sa ca kadacit pitrloka-kamah sura-vara-vanitakridacala-dronyam bhagavantam visva-srjam patim abhrta-paricaryopakarana atmaikagryena tapasvy aradhayam babhuva.
sah—he (King Agnidhra); ca—also; kadacit—once upon a time; pitrloka—the Pitrloka planet; kamah—desiring; sura-vara—of the great demigods; vanita—the women; akrida—the place of pastimes; acala-dronyam—in one valley of the Mandara Hill; bhagavantam—unto the most powerful (Lord Brahma); visva-srjam—of personalities who have created this universe; patim—the master; abhrta—having collected; paricarya-upakaranah—ingredients for worship; atma—of the mind; eka-agryena—with full attention; tapasvi—one who executes austerity; aradhayam babhuva—became engaged in worshiping.
Desiring to get a perfect son and become an inhabitant of Pitrloka, Maharaja Agnidhra once worshiped Lord Brahma, the master of those in charge of material creation. He went to a valley of Mandara Hill, where the damsels of the heavenly planets come down to stroll. There he collected garden flowers and other necessary paraphernalia and then engaged in severe austerities and worship.
The King became pitrloka-kama, or desirous of being transferred to the planet named Pitrloka. Pitrloka is mentioned in Bhagavad-gita (yanti deva-vrata devan pitrn yanti pitr-vratah [Bg. 9.25]). To go to this planet, one needs very good sons who can make offerings to Lord Visnu and then offer the remnants to their forefathers. The purpose of the sraddha ceremony is to please the Supreme Personality of Godhead, Lord Visnu, so that after pleasing Him one may offer prasada to one’s forefathers and in this way make them happy. The inhabitants of Pitrloka are generally men of the karma-kandiya, or fruitive activities category, who have been transferred there because of their pious activities. They can stay there as long as their descendants offer them visnu-prasada. Everyone in heavenly planets such as Pitrloka, however, must return to earth after exhausting the effects of his pious acts. As confirmed in Bhagavad-gita (9.21), ksine punye martya-lokam visanti: persons who perform pious acts are transferred to higher planets, but when the effects of their pious acts are over, they are again transferred to earth.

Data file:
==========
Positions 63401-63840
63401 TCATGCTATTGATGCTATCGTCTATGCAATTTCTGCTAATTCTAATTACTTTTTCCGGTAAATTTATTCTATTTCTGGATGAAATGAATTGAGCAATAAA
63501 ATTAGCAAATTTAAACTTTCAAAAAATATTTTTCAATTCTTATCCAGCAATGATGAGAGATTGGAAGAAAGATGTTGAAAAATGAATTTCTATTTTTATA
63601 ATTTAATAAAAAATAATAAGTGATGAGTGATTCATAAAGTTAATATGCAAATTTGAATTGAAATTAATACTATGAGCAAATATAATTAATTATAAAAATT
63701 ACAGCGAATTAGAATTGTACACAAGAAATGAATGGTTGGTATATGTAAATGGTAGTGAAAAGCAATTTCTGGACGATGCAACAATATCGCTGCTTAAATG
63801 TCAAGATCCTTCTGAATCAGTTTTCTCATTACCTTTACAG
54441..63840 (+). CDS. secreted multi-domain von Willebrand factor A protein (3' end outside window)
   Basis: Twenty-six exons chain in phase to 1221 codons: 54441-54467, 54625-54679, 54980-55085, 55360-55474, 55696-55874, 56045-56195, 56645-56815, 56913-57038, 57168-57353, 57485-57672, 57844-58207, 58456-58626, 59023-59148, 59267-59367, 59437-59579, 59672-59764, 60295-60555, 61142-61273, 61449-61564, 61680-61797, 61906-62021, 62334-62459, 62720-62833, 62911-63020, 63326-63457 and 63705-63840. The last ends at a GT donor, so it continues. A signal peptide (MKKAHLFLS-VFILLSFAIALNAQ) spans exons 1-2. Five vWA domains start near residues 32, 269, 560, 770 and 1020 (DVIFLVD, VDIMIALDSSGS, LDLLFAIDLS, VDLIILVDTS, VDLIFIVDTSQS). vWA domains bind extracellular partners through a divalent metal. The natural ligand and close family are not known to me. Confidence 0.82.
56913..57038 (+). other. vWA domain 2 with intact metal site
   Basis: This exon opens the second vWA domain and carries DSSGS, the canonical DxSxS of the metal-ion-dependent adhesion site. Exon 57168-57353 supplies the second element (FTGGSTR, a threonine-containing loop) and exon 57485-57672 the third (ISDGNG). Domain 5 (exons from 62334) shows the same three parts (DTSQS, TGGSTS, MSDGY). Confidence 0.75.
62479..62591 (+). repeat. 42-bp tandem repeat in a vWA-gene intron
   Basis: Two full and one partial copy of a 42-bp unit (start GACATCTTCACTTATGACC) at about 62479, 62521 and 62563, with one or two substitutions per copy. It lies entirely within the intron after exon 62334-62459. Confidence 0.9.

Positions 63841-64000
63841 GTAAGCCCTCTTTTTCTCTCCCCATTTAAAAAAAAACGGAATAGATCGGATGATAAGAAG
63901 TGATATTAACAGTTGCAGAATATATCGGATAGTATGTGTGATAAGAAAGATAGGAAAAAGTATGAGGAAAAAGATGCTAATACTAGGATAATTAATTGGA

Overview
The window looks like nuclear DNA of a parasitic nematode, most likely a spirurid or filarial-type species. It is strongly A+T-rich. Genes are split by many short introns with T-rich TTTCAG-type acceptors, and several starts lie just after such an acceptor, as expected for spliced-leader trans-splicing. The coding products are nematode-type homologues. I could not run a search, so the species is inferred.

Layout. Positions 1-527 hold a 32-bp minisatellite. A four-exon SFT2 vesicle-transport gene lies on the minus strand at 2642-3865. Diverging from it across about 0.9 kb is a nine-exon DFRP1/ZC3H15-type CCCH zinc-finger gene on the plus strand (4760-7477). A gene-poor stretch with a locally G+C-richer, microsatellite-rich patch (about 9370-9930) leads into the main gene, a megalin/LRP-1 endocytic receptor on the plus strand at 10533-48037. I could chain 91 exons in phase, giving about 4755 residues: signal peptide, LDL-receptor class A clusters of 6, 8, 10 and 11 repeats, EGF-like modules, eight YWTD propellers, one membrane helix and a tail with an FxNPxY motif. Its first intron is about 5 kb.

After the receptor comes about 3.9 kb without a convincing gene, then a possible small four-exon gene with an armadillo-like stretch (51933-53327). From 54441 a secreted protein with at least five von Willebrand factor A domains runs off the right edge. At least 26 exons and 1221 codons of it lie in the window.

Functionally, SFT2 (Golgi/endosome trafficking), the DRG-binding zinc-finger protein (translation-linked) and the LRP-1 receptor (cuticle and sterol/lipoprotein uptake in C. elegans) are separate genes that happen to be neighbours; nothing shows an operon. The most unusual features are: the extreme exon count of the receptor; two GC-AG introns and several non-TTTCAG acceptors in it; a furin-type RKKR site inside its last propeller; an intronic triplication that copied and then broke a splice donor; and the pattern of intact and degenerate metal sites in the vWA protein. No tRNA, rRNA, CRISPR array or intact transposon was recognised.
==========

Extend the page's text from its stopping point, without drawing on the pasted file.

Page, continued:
Since Maharaja Priyavrata was a great devotee, how could he have begotten a son who desired to be transferred to Pitrloka? Lord Krsna says, pitrn yanti pitr-vratah: persons who desire to go to Pitrloka are transferred there. Similarly, yanti mad-yajino ’pi mam: persons who desire to be transferred to the spiritual planets, Vaikunthalokas, can also go there. Since Maharaja Agnidhra was the son of a Vaisnava, he should have desired to be transferred to the spiritual world, Vaikunthaloka. Why, then, did he desire to be transferred to Pitrloka? In answer to this, Gosvami Giridhara, one of the Bhagavatam commentators, remarks that Agnidhra was born when Maharaja Priyavrata was infatuated by lusty desires. This may be accepted as a fact because sons are begotten with different mentalities according to the time of their conception. According to the Vedic system, therefore, before a child is conceived, the garbhadhana-samskara is performed. This ceremony molds the mentality of the father in such a way that when he plants his seed in the womb of his wife, he will beget a child whose mind will be completely saturated with a devotional attitude. At the present moment, however, there are no such garbhadhana-samskaras, and therefore people generally have a lusty attitude when they beget children. Especially in this age of Kali, there are no garbhadhana ceremonies; everyone enjoys sex with his wife like a cat or dog. Therefore according to sastric injunctions, almost all the people of this age belong to the sudra category. Of course, although Maharaja Agnidhra had a desire to be transferred to Pitrloka, this does not mean that his mentality was that of a sudra; he was a ksatriya.
Maharaja Agnidhra desired to be transferred to Pitrloka, and therefore he needed a wife because anyone desiring to be transferred to Pitrloka must leave behind a good son to offer yearly pinda, or prasada from Lord Visnu. To have a good son, Maharaja Agnidhra wanted a wife from a family of demigods. Therefore he went to Mandara Hill. where the women of the demigods generally come, to worship Lord Brahma. In Bhagavad-gita (4.12) it is said, kanksantah karmanam siddhim yajanta iha devatah: materialists who want quick results in the material world worship demigods. This is also confirmed in Srimad-Bhagavatam. Sri-aisvarya-prajepsavah: those who desire beautiful wives, substantial wealth and many sons worship the demigods, but an intelligent devotee, instead of being entangled by the happiness of this material world in the form of a beautiful wife, material opulence and children, desires to be immediately transferred back home, back to Godhead. Thus he worships the Supreme Personality of Godhead, Visnu.
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